Other children were drinking juice, so he asked for one by writing out J- U- I- C- E with his finger in air-letters a foot tall.  You should have seen how fast Joy and I rushed to get him some.  He sat during snack-time eating his apple and drinking, reading every written word and chart on the wall from his seat at the Brown Bears table while other children chatted and fussed with their food and had the kind of conversations that kids in kindergarten do.  One little girl peed in her chair and was taken away crying.  One little boy got scolded by the teacher, and in turn, Khalid scolded the teacher.  I don’t think that went over well.

The principal came in and asked Khalid how he was doing.  He answered ‘Fine!’ and Joy and I gave each other looks of desperate encouragement and relief.  When it was time to go out and play, he did a reasonable job of staying in line with the other kids as long as Joy and I were flanking him on both sides.  Khalid climbed and ran and went down the slides, Joy and I got a chance to relax.  But then it was time to go inside again, and Khalid has a hard time with transitions, so he sprinted down the hall out of protest and I had to chase him.

When I finally caught him, we bumped into one of the staff members from the center that is managing his case, and to be honest, it was a breath of fresh air.  That lady, like other therapists and case managers, looked at Khalid like a miracle, a prodigy, a best-case scenario and the child that every mother is jealous of.  In the world of autism, this may be true- Khalid is making amazing progress, has manageable behavioural issues, and little to no aggression.  The director of the autism center calls him a star and a poster boy for ABA, but here in the world of normal kids, Khalid is a disruption, an anomaly, a little boy who can’t follow simple instructions and screams at adults if they press him for social interaction.   The teachers don’t beam at him and hug him and tickle him and engage with him, they sigh and keep a few feet back.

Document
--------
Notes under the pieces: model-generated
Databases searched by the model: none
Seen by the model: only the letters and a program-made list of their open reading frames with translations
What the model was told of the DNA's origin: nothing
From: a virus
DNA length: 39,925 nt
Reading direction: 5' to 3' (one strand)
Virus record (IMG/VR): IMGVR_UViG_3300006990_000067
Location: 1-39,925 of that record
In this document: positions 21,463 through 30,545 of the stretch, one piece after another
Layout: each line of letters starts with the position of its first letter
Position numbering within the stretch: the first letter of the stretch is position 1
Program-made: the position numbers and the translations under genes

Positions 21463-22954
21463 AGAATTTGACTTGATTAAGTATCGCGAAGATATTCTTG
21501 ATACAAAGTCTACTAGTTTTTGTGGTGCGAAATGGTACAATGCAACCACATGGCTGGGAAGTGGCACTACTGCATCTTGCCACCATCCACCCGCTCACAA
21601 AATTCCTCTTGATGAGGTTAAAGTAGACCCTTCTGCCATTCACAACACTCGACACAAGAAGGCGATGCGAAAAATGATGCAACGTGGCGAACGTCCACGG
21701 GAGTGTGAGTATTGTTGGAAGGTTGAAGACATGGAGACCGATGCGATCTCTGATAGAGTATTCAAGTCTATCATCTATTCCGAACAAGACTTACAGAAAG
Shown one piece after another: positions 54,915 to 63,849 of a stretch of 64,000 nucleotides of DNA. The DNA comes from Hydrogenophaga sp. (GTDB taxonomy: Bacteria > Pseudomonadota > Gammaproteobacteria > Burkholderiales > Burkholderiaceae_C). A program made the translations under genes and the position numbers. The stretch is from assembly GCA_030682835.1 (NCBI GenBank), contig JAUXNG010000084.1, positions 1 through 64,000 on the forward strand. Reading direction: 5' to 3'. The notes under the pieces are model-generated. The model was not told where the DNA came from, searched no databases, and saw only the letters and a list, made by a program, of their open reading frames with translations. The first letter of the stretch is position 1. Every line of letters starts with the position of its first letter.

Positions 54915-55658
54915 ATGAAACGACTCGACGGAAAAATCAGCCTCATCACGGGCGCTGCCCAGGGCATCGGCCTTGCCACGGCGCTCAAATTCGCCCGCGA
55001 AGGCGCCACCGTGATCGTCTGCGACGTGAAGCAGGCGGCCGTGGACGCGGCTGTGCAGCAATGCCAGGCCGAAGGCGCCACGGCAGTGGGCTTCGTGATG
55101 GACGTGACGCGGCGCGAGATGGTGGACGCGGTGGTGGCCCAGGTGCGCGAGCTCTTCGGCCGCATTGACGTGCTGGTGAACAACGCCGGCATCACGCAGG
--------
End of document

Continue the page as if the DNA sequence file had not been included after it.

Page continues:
This morning Khalid had a cough, so I texted the school counselor to let her know we would stay home.  She texted back saying let him stay home for the rest of week, and she would see him after the weekend.   I know she meant well.  I know there’s no law saying they have to take Khalid.  I know their teachers don’t get paid extra for having a unpredictable, neurologically challenged little boy in the midst of their crying, peeing, nose-picking kindergarteners.  They have enough to handle without throwing Khalid into the mix.  But they could, at least, smile.  Just a little.  And watch with patient kindness instead of stern observation, clipboards in hand.  And say things like ‘Don’t worry if he makes a little noise, the normal kids make quite a fuss too…’ instead of  ‘If you even think he’s going to make noise…’